"Within the legislative appropriation bill, they made it very clear it was their intent that employees not have increases in out-of-pocket costs, which includes premiums and benefits," Ashmore said after the meeting.
State employees currently pay a base rate of
The board did approve a
The law required a 20 percent increase each year over five years. It aimed to bring parity to state contributions for active and retired employees, Ashmore said, which had gone "upside down" prior to that.
"We have seen the early retiree population really slow down," he said. "It's not growing nearly as fast as it was five or six years ago."
Dental premiums will remain unchanged.
The board also voted to implement a re-enrollment plan that would give the approximately 55,000 employees in the program the chance to consider other options. Employees who decided not to switch plans would keep their current plans, though the board next year will consider a proposal to give an opt-out for employees who choose not to enroll during a 90-day grace period following open enrollment.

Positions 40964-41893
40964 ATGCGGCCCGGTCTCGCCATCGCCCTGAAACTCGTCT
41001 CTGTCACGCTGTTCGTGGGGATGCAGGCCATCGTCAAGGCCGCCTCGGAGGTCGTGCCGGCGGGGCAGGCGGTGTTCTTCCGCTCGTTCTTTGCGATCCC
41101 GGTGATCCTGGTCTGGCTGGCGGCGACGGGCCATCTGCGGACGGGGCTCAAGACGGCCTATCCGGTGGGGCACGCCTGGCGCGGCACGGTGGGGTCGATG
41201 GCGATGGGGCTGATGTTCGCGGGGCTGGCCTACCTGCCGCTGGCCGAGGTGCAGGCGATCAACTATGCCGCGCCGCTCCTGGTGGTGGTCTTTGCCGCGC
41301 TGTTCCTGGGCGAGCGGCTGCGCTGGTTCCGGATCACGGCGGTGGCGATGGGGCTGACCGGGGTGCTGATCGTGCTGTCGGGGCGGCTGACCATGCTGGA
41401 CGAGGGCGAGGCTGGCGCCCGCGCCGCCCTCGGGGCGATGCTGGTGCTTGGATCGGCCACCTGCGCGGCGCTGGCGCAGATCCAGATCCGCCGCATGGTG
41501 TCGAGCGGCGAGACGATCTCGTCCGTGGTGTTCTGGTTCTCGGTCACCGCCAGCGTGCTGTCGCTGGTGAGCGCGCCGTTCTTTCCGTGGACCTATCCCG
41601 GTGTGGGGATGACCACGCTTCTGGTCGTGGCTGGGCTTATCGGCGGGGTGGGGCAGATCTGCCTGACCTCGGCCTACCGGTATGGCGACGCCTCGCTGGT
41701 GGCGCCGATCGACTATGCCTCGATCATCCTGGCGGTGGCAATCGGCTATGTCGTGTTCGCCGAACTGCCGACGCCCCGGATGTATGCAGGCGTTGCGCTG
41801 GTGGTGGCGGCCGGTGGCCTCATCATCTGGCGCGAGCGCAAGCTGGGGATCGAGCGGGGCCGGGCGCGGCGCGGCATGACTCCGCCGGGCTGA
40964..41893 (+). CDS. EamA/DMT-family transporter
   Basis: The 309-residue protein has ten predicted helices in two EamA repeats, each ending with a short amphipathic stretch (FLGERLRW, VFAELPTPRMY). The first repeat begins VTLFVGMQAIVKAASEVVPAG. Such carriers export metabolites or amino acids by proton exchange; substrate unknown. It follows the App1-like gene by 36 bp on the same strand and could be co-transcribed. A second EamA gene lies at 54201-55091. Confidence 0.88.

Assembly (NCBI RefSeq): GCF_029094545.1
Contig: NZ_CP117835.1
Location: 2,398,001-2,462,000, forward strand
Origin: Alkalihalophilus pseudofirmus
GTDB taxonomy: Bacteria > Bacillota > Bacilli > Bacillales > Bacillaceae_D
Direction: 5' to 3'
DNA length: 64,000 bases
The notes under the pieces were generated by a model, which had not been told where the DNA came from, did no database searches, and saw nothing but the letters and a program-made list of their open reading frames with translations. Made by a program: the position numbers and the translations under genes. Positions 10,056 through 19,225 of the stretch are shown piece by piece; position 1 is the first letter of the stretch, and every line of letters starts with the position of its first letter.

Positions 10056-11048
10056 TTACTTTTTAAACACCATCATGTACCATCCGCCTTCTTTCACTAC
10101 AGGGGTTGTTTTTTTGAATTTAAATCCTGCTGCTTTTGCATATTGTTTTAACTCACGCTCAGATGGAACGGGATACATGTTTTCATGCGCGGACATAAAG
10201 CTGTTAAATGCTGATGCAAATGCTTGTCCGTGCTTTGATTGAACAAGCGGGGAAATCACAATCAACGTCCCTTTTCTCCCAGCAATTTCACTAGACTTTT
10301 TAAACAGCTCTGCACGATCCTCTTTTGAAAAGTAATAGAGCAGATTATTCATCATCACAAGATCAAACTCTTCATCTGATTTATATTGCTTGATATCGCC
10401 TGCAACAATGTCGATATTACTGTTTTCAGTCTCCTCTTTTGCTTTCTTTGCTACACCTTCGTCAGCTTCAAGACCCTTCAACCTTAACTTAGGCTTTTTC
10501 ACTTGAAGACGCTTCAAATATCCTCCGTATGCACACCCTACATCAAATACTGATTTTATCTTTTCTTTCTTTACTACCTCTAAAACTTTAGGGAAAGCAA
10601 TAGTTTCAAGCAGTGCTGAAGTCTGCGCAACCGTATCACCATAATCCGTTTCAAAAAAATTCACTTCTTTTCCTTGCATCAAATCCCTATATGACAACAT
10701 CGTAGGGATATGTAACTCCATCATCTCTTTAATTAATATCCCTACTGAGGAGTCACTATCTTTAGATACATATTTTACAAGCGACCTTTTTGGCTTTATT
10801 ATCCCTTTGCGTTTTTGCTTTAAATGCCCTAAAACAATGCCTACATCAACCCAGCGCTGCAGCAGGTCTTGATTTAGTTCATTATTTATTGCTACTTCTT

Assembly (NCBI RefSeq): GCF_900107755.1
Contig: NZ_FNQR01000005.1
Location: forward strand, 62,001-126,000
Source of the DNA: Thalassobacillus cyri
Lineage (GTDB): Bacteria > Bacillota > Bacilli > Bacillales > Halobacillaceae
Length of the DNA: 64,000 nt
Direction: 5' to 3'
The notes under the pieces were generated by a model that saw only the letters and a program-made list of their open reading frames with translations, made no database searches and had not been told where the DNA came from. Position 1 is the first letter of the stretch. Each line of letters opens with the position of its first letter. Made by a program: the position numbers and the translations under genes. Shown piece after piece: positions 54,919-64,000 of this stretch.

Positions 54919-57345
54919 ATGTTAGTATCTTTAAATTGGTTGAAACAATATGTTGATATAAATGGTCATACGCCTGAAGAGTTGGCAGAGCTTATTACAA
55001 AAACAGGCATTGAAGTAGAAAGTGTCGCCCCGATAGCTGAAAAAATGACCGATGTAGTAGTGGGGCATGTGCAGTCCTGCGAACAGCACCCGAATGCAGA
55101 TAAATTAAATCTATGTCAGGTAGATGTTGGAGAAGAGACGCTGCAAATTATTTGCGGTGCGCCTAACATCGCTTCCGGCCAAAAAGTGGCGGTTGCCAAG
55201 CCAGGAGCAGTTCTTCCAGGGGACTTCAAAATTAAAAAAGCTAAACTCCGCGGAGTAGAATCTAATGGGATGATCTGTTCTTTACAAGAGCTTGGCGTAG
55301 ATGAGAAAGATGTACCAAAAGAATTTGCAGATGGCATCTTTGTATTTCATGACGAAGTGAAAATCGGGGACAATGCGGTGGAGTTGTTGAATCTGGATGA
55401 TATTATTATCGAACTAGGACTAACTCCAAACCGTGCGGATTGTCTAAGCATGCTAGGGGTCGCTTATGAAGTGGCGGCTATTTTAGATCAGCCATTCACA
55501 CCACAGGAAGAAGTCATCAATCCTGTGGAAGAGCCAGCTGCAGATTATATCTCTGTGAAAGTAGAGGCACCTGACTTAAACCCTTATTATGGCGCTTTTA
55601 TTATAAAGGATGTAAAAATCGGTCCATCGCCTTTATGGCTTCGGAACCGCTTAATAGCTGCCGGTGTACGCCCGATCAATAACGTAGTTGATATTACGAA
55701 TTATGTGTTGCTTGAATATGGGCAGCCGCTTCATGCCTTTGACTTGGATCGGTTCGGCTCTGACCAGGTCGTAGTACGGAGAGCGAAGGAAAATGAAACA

"We're going to have a learning curve among employees, people falling off who don't intend to fall off . . . we felt we have to extend the education process," she said.
The state pays
Revenues in the SEIB have sagged in recent years due to the reductions in the state employee workforce since
"As you lose employees, you lose funding," he said. "But the people who leave state services, they just retire."
The rates after discounts are cheaper than the private market. According to the
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